Academic journal article Kuram ve Uygulamada Egitim Bilimleri

The Effects of On-Time, Delayed and Early Kindergarten Enrollment on Children's Mathematics Achievement: Differences by Gender, Race, and Family Socio-Economic Status*

Academic journal article Kuram ve Uygulamada Egitim Bilimleri

The Effects of On-Time, Delayed and Early Kindergarten Enrollment on Children's Mathematics Achievement: Differences by Gender, Race, and Family Socio-Economic Status*

Article excerpt

Abstract

This study was an examination of the effect of delayed, early, and on-time kindergarten enrollment on children's kindergarten mathematics achievement. Central for this study was to explore if the relationship between the kindergarten enrollment status and mathematics achievement varies by children's gender, race, and family SES status. It used a nationally representative sample of ECLS-K data collected in the United States of America. On average, findings of this study suggested that children with delayed enrollment in kindergarten had stronger mathematics skills than children with on-time enrollment in kindergarten, who had stronger skills than children with early enrollment. However, this pattern of relationship appeared to be different for children from lower socioeconomic background and children from racial minority groups by their gender.

Key Words

Kindergarten Mathematics Achievement, Age of Kindergarten Entry, Socio-Demographic Factors.

The age at which children should enter kindergarten has been of interest to policy makers, educators, parents, and researchers for many years (e.g., Ames, 1967; Crosser, 1991; Grau, 1993; Gray, 1985; Moore & Moore, 1975; Stipek & Byler, 2001). In most states across the U.S., children are legally eligible to enter kindergarten when they turn five years of age on or before a cutoffdate (Education Commission of States [ECS], 2004; Jamieson, Currie, & Martinez, 2001; Siegel & Hanson, 1991). However, the date by which a child must be aged five to begin kindergarten varies greatly (ECS; Gray; Moore, Moore, Willey, Moore, & Kordenbrock, 1980; Stipek, 2002). In addition, in the past 50 years, most states and school districts have pulled the cutoffdates up, so that children enter kindergarten at an older age (Grau; Gredler, 1992; Siegel & Hanson; Stipek). Parents also delay their children's enrollment in kindergarten at will, and teachers and professionals recommend postponing enrollment of children who have late birthdates in their cohort to give the "giftof time" to be ready for school (Grau & DiPerna, 2000; Stipek). These actions are based on the presumed likelihood that when children enter school older, they will show more competencies in school tasks, and will be more likely to succeed in school (Grau; Grau, Kroeger, & Brown 2003; Stipek). However, there is little evidence to support this assumption in, and most studies have not considered that the effects of kindergarten enrollment on student achievement may differ by children's race, family socio-economic status (SES) and gender. This study addressed this issue by focusing on how delayed, early or on-time kindergarten enrollment may affect children's kindergarten mathematics achievement by gender, family SES, and racial background.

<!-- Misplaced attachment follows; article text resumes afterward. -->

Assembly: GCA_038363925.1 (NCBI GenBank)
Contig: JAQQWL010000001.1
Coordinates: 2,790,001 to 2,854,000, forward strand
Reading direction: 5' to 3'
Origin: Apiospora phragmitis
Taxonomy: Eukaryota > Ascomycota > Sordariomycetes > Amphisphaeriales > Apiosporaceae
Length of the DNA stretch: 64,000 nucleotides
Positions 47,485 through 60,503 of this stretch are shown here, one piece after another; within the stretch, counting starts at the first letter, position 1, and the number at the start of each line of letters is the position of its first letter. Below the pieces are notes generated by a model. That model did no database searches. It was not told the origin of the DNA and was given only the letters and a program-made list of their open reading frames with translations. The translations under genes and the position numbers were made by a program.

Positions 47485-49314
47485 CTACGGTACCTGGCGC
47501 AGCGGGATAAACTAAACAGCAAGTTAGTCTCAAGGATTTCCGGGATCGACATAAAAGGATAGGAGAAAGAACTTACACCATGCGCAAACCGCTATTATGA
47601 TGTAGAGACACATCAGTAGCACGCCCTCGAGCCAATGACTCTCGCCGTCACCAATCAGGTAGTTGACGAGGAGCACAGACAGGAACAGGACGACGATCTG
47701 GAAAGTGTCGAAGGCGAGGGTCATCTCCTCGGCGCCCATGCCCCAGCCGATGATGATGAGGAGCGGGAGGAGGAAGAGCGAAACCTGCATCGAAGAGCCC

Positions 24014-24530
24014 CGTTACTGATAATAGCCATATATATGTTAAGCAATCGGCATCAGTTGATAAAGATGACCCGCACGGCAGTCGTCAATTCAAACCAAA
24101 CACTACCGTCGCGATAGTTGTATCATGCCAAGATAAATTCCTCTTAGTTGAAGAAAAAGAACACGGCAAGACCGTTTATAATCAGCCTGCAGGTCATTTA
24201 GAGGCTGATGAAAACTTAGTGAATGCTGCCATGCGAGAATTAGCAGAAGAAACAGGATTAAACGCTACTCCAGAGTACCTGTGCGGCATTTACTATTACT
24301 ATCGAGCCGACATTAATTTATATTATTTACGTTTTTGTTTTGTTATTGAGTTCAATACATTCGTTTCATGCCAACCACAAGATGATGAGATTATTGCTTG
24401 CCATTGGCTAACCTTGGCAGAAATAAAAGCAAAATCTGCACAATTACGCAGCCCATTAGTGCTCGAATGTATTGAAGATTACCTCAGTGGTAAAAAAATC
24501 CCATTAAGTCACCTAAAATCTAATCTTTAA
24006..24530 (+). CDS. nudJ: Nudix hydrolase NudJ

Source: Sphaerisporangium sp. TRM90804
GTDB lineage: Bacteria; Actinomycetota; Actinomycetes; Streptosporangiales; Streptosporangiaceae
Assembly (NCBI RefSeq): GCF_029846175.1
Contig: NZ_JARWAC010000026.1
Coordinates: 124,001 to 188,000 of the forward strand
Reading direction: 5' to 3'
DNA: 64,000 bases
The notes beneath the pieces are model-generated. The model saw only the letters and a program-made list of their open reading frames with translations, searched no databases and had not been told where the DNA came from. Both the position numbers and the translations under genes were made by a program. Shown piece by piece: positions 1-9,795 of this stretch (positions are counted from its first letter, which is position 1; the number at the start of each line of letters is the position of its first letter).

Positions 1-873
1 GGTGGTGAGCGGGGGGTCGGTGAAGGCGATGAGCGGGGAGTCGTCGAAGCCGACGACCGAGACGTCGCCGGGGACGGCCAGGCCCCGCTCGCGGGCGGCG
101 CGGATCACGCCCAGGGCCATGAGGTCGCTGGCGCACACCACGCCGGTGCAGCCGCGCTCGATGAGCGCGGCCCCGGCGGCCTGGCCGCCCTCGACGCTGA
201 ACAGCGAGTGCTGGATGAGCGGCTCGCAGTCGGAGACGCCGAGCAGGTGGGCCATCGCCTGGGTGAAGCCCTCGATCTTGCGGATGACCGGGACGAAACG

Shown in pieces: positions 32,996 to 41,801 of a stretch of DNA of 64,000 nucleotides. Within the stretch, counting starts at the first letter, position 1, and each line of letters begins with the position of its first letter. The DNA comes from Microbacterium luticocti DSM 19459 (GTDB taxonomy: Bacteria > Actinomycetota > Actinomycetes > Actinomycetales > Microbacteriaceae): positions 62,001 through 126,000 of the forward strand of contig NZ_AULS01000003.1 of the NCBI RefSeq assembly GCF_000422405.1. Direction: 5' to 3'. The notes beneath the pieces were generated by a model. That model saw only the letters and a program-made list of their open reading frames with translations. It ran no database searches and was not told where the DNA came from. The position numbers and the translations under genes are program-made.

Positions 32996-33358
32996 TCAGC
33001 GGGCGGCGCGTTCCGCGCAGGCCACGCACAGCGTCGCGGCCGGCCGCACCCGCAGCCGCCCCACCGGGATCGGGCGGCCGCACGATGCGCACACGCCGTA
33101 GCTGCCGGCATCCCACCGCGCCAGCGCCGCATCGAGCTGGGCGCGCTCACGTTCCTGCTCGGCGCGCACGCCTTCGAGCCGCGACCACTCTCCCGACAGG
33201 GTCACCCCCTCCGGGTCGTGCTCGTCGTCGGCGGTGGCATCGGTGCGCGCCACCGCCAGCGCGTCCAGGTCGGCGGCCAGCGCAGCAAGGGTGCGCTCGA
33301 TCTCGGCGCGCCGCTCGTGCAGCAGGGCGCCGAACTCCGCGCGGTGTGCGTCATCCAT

Effect of Kindergarten Entrance Age on Achievement

Studies comparing school outcomes of children with delayed and on-time enrollment in kindergarten have yielded inconsistent findings. Using a large-scale data, West, Meek, and Hurst (2000) found significant differences in school performance between children with delayed and on-time enrollment in kindergarten in 1993, yet in 1995 there was no such difference. Small-scale studies have also yielded mixed results. Some studies have found that children with delayed, on-time, and early kindergarten enrollment do not differ significantly in their mathematics achievement in the first (Morrison, Griffith, & Alberts, 1997), and third grade (Grau & DiPerna, 2000). On the other hand, in a study by Cameron and Wilson (1990), children with delayed enrollment scored higher than the youngest group in their cohort, while the older and medial group of children among children with on-time enrollment scored higher than children with delayed enrollment in the second grade. Yet, this difference was not evident in the fourth grade. A study comparing children with delayed enrollment with children who were determined immature according to a developmental readiness test, but placed in kindergarten (referred as overplaced children in the study) found that, these two groups did not differ in their mathematics scores in the second-, third-, fourth- and sixth-grade (May & Welch, 1984). …

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